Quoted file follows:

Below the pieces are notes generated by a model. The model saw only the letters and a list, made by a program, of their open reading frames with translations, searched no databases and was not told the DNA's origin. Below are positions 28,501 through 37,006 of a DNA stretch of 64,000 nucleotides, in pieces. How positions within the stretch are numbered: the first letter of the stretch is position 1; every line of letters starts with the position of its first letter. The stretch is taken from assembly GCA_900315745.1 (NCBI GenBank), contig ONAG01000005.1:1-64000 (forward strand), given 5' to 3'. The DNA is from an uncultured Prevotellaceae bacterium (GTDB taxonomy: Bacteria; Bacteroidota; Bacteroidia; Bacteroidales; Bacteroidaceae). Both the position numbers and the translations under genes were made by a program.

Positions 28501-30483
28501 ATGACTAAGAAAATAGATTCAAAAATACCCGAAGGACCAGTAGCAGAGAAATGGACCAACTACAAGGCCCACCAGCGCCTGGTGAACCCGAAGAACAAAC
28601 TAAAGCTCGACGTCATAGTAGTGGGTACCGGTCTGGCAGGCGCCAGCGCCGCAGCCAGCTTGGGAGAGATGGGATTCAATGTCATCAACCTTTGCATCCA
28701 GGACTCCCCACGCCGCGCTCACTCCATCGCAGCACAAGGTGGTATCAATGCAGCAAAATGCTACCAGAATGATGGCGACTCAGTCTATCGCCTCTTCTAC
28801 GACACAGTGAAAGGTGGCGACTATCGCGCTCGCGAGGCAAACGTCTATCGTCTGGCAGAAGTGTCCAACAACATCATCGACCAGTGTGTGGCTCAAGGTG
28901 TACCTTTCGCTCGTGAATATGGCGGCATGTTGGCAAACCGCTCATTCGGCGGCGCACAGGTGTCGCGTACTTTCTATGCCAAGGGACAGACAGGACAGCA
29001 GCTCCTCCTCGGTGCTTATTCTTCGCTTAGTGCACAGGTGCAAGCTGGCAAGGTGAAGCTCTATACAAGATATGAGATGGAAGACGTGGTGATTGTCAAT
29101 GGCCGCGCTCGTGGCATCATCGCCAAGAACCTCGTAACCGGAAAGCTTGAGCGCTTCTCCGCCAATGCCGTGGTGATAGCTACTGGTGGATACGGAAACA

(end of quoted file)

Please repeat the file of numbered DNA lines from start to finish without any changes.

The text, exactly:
Below the pieces are notes generated by a model. The model saw only the letters and a list, made by a program, of their open reading frames with translations, searched no databases and was not told the DNA's origin. Below are positions 28,501 through 37,006 of a DNA stretch of 64,000 nucleotides, in pieces. How positions within the stretch are numbered: the first letter of the stretch is position 1; every line of letters starts with the position of its first letter. The stretch is taken from assembly GCA_900315745.1 (NCBI GenBank), contig ONAG01000005.1:1-64000 (forward strand), given 5' to 3'. The DNA is from an uncultured Prevotellaceae bacterium (GTDB taxonomy: Bacteria; Bacteroidota; Bacteroidia; Bacteroidales; Bacteroidaceae). Both the position numbers and the translations under genes were made by a program.

Positions 28501-30483
28501 ATGACTAAGAAAATAGATTCAAAAATACCCGAAGGACCAGTAGCAGAGAAATGGACCAACTACAAGGCCCACCAGCGCCTGGTGAACCCGAAGAACAAAC
28601 TAAAGCTCGACGTCATAGTAGTGGGTACCGGTCTGGCAGGCGCCAGCGCCGCAGCCAGCTTGGGAGAGATGGGATTCAATGTCATCAACCTTTGCATCCA
28701 GGACTCCCCACGCCGCGCTCACTCCATCGCAGCACAAGGTGGTATCAATGCAGCAAAATGCTACCAGAATGATGGCGACTCAGTCTATCGCCTCTTCTAC
28801 GACACAGTGAAAGGTGGCGACTATCGCGCTCGCGAGGCAAACGTCTATCGTCTGGCAGAAGTGTCCAACAACATCATCGACCAGTGTGTGGCTCAAGGTG
28901 TACCTTTCGCTCGTGAATATGGCGGCATGTTGGCAAACCGCTCATTCGGCGGCGCACAGGTGTCGCGTACTTTCTATGCCAAGGGACAGACAGGACAGCA
29001 GCTCCTCCTCGGTGCTTATTCTTCGCTTAGTGCACAGGTGCAAGCTGGCAAGGTGAAGCTCTATACAAGATATGAGATGGAAGACGTGGTGATTGTCAAT
29101 GGCCGCGCTCGTGGCATCATCGCCAAGAACCTCGTAACCGGAAAGCTTGAGCGCTTCTCCGCCAATGCCGTGGTGATAGCTACTGGTGGATACGGAAACA